Culture of Caring and Community
We are excited to welcome you to the DGSOM Family. Our community is made up of talented leaders who care deeply and work to impact the world for good.
Jordan Daniel, UCLA CTS
“I’m a citizen of the Kul Wicasa Oyate, the Lower Brule Sioux Tribe in central South Dakota. I’m providing a land acknowledgment during the Fall Gathering. A land acknowledgment is something that has been happening a lot more over the last few years to really uplift, recognize, and respect the indigenous peoples. (…) It’s important for everyone to know the true histories of these lands and who actually occupied them first.”
Hyejoon Kim, Class of 2022
“We thought it would be a great idea for people to write what they’re grateful for on a post-it and stick it to the wall. (…) During second-year, a lot of us are stressed about the Step 1 exam coming up, so we wanted people to focus on the positives. We wanted people to remember what we’re grateful for moving forward. Hopefully seeing this in the lounge reminds other students that there are things to be grateful for.”
Aileen Arevalo, Class of 2022
“During Cultural Awareness Week, all the affinity groups come together and showcase what they’re working on or what current topics are important to their groups,” explains Aileen Arevalo, a second-year medical student. Aileen is a representative of the Latino Medical Student Association (LMSA). “We had our annual fundraising event, La Posada, in November. We put the money raised towards a scholarship fund for DACA students.”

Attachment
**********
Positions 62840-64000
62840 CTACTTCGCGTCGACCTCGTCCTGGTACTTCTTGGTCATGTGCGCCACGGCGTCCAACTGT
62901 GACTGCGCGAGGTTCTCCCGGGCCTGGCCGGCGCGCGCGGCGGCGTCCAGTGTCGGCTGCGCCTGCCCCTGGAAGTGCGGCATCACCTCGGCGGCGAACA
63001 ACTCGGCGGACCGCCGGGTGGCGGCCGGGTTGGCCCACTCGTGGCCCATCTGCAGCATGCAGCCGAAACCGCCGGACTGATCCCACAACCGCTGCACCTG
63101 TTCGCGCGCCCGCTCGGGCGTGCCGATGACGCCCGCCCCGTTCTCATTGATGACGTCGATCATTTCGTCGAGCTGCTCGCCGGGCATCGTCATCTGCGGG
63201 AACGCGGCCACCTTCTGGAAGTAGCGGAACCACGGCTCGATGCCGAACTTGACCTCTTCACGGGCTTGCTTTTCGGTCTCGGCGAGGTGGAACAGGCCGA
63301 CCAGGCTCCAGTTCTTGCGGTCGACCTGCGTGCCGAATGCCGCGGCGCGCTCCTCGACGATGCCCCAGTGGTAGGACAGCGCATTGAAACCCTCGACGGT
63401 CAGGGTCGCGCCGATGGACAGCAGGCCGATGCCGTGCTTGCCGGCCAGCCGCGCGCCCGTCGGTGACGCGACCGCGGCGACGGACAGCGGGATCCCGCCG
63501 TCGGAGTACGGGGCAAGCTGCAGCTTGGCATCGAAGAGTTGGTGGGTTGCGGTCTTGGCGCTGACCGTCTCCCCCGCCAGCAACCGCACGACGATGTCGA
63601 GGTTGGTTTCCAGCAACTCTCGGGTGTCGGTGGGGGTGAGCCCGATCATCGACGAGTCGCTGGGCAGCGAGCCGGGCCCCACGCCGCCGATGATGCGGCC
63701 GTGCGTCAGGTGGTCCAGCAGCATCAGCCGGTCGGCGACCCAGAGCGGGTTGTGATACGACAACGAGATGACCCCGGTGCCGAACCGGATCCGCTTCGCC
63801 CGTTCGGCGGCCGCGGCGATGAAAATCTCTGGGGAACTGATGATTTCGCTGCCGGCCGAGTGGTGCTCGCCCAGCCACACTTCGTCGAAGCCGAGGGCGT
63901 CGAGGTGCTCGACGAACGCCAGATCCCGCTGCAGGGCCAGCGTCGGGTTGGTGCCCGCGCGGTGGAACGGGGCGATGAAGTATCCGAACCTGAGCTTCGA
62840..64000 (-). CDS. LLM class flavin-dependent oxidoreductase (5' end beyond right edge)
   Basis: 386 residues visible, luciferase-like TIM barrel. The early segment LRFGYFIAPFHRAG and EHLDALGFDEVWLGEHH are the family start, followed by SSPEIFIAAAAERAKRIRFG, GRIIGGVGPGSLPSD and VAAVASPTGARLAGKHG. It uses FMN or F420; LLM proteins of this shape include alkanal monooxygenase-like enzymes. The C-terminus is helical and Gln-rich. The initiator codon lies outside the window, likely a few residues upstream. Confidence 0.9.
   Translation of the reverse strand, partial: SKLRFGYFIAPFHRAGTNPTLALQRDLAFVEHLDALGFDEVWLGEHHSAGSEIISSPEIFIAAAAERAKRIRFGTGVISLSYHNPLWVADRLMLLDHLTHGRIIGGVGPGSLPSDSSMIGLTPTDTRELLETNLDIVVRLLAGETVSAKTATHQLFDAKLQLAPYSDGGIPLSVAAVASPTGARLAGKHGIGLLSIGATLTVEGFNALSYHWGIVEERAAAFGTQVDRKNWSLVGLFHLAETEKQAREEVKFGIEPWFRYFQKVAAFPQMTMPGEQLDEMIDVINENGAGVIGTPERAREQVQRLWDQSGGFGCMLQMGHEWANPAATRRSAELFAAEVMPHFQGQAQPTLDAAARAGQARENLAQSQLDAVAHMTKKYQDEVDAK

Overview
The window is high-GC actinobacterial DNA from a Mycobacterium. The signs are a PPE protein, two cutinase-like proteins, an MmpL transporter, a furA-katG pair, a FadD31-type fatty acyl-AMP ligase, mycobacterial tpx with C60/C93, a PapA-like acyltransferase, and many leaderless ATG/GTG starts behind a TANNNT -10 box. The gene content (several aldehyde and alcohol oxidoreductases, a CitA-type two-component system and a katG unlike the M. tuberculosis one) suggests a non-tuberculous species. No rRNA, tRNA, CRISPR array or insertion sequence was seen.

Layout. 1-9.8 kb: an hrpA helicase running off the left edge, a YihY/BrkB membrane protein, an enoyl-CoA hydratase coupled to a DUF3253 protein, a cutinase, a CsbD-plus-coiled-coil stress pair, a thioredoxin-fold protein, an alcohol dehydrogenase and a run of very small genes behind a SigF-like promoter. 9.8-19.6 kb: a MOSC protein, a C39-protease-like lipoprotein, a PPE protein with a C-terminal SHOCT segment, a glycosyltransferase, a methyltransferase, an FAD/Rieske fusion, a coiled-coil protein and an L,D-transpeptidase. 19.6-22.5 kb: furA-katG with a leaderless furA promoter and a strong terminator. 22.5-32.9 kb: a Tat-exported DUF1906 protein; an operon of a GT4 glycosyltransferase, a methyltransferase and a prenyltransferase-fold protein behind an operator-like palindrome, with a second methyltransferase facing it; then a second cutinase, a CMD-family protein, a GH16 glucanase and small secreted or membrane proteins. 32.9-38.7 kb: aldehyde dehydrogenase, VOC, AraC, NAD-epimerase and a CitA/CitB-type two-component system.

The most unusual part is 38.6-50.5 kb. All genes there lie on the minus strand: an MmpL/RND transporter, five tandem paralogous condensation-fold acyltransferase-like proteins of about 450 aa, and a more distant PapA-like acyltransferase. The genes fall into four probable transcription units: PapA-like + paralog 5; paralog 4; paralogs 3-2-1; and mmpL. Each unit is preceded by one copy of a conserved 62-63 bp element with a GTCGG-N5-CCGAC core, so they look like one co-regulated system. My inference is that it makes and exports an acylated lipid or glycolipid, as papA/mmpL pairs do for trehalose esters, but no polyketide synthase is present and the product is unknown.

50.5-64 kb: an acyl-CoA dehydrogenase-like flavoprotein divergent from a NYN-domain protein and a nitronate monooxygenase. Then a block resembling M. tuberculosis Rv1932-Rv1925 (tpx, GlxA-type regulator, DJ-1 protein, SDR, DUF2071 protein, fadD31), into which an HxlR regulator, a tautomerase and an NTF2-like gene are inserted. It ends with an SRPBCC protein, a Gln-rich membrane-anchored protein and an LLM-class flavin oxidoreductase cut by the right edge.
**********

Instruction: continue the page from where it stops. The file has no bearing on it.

Victoria Lee, Class of 2023
“We went through the history of the menorah and how Hanukkah came to be, we all went around and shared some of our own miracles. Little miracles are what the holidays are all about. It’s a cozy time of year where everyone gets together with the people they love to celebrate their respective holidays.”
Saloni Gupta, Class of 2023
“The Cultural North Star, to me, is like a guiding principle. (…) While we were told about it during orientation week or in passing, this is the first event. This really shows that we’re all in this together. I think it’s super cool that UCLA Health has dedicated time to this and embracing what’s important to all of us.”
Harshika Chowdhary, (pictured far left), Class of 2022
“The Emergency Medicine Interest Group is one of the most hands-on groups on campus. We do a clinical skills workshop every single month. Students can explore emergency medicine through panels with people who are already in it while also learning skills like suturing or intubation.”
It’s usually the person of color in the room that is going to notice that the only patients in your study are white or that this drug was never evaluated in low-income communities,” Dr. May says. “It’s about getting more minorities and people of color into health care professions.
Dr. Fola May, MD, PhD, MPhil, UCLA Digestive Diseases
We Chase Equity
We have a collective commitment to combat structural racism.
That commitment spans healthcare, education and in our society at large. We understand that combating structural racism requires structural change and are taking immediate actions to address this belief at the organization-wide level.